Why a Bottom-Up Approach to PR Might Be Your Best Bet

In PR, we all want to hit home runs. It’s natural. We want that cover story on a major magazine or that interview on a top talk show. A few years back, everyone wanted their “Oprah moment.”

baseball_pitcherBut the fact is that the PR home run is rare. With some luck, it can happen, but if you’re banking everything on hitting a home run, you’re going to be disappointed more times than not. But that doesn’t mean you can’t still win the game. The truth is you can have an immensely successful PR campaign by putting together a handful of singles, doubles, and maybe even the occasional triple.

It’s what some of us call the bottom-up approach to PR.

Allow me to switch metaphors, if you don’t mind. Picture a mountain. At the top of the mountain, you have the huge national and international media outlets. These are the CNNs, New York Times, Wall Street Journals, etc. A little below that, you have some of the bigger regional publications, like the Los Angeles Times,  The Washington Post, Chicago Tribune, and so on. Then, below that you might have some of the more popular niche blogs and magazines, and further down are your local newspapers, small blogs, etc.

Now, if you want to get to the top of a mountain, what do you do? You climb the damn thing. And it can be a steep climb, no doubt about it. But here’s the thing, as you make your way up, you reach little milestones along the way – you get featured in your hometown newspaper here, interviewed in an industry publication there.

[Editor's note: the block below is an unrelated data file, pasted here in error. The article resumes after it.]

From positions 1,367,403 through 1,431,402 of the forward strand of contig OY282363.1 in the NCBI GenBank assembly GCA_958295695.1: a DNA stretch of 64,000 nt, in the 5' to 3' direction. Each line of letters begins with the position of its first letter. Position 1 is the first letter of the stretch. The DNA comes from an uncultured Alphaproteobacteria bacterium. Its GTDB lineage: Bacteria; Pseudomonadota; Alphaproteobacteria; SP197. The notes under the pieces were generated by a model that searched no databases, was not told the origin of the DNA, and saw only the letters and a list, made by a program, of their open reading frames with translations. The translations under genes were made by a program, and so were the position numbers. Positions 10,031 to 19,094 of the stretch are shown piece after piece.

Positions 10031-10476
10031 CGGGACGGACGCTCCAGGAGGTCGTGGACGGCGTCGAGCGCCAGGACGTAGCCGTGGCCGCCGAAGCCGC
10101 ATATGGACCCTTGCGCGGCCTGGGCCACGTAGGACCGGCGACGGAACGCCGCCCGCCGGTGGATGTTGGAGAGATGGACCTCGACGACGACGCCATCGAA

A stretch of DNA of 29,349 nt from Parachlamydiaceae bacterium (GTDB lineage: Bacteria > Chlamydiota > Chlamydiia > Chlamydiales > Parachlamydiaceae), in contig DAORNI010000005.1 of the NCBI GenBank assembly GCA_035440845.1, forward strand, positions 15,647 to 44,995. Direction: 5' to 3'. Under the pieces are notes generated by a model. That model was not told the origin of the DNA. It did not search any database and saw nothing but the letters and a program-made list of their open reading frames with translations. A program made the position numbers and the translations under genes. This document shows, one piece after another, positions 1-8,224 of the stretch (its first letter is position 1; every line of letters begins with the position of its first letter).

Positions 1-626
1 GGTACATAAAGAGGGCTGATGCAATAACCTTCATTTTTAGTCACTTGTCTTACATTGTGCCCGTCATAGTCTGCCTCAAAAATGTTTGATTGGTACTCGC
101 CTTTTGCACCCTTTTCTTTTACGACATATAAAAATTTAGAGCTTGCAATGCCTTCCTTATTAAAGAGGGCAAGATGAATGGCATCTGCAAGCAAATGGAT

Before you know it, those little successes are starting to add up. The bigger publications start taking notice, picking up your stories, and next thing you know, you’re a little higher up the mountain. You keep forging ahead, the coverage keeps rolling in, and you keep landing bigger and bigger exposure. With a whole lot of luck and a whole lot of perseverance, you might one day reach the top of the mountain.

But the point is you have to start somewhere. And for most companies, the starting point is at the very bottom, and that’s okay.

This article is written by Mickie Kennedy, founder of eReleases (, the online leader in affordable press release distribution. Download your free copy of the Beginner’s Guide to Writing Powerful Press Releases here:

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